Wireless Internet Access Won’t Close Digital Divide On Its Own
Broadband Availability Explains Only Half of California’s Digital Divide
SAN FRANCISCO, California, July 10, 2007 — More and more California cities are exploring policies and programs to close the broadband Internet access gap. But one major strategy they are using only solves part of the problem, according to a study released today by the Public Policy Institute of California (PPIC). Many municipalities are focusing on making high-speed Internet, or broadband, available in all neighborhoods and areas within their jurisdiction — however, the analysis reveals that availability explains only half the gap in Internet access.
Using an innovative method to measure California availability, the study finds that half the disparity between those who have and use broadband and those who don’t is related to demographic characteristics such as wealth, education, and race and ethnicity. The other half is due to availability—but not within cities. The gap resulting from availability exists primarily between highly populated urban locations and sparsely populated rural ones.
According to the study, Broadband for All? Gaps in California’s Broadband Adoption and Availability, the share of California households with high-speed Internet ranges from under 30 percent in the rural Sierras (21%) and northern part of the state (29%) to just over 50 percent in the San Francisco Bay Area (51%) and the greater Los Angeles area (52%). After controlling for individual characteristics such as income and education, the analysis finds that more than half the regional differences remain, indicating that availability — or the lack of it — is the cause.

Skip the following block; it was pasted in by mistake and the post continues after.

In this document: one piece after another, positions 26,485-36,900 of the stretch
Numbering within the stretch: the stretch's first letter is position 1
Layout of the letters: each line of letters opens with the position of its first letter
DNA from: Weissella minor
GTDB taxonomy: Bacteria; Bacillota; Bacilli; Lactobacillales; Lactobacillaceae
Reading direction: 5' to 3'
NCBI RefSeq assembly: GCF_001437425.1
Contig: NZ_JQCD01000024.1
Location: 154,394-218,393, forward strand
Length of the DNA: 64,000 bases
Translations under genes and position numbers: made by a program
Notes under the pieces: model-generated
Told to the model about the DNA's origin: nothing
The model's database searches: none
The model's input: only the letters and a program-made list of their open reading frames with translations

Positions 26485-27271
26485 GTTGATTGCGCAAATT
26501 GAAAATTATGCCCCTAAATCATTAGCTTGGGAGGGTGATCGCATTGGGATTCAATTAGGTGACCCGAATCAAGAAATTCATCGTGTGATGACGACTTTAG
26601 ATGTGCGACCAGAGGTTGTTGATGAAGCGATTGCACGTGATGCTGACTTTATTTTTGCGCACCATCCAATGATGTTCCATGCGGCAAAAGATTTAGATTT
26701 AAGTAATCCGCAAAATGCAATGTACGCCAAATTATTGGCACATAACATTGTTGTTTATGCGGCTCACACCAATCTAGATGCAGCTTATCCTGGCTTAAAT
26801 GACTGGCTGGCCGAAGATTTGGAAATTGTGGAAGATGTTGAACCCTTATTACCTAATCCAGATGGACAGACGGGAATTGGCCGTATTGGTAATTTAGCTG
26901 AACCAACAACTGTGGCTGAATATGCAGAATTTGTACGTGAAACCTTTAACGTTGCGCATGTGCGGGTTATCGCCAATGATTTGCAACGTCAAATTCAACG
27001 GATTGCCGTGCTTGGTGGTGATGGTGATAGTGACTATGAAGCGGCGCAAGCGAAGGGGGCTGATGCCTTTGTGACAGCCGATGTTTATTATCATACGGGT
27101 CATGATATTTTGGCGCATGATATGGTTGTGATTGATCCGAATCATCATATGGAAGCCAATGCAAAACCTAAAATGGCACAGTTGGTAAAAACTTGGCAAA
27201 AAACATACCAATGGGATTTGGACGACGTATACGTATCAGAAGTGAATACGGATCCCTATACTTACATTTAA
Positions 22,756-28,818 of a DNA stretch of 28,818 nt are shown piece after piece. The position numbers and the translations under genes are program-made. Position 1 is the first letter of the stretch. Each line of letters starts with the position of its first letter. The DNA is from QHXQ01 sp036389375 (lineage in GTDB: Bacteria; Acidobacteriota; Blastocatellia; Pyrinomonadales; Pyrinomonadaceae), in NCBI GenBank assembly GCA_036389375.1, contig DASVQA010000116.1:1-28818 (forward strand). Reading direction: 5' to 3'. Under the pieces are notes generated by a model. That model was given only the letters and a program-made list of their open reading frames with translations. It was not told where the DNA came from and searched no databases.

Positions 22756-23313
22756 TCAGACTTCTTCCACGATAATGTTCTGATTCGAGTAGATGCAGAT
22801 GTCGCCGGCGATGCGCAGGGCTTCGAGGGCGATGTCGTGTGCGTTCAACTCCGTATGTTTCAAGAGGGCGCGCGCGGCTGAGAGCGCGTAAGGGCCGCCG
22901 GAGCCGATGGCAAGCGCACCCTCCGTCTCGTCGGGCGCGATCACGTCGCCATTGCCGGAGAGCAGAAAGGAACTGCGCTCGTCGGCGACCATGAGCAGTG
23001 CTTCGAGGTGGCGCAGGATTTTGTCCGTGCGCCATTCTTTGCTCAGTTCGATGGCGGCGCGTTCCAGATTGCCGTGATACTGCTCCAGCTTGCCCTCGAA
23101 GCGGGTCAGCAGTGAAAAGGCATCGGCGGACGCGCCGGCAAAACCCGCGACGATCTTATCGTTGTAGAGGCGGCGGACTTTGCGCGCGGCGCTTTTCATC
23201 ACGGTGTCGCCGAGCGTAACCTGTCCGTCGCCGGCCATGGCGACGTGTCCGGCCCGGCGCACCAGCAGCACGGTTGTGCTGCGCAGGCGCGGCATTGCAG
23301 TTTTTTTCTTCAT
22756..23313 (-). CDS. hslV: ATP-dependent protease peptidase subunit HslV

In contrast, within urban areas, availability varies less across neighborhoods. Low-income households are much less likely to adopt broadband, not because it isn’t available but because of the cost of broadband and computers and because of low computer literacy. Sixty-eight percent of households with incomes over $100,000 have broadband, compared to 24 percent of those with incomes under $25,000.
“If closing gaps in availability is the goal, the priority should be making broadband accessible in rural areas,” says the report’s author, PPIC research fellow Jed Kolko. “If closing the gap between those who have and use broadband and those who don’t is the goal, it’s also critical to focus on technology literacy and increasing disadvantaged residents’ access to computers.”
The Public Policy Institute of California is a private, nonprofit organization dedicated to improving public policy in California through independent, objective, nonpartisan research on major economic, social, and political issues. The institute was established in 1994 with an endowment from William R. Hewlett.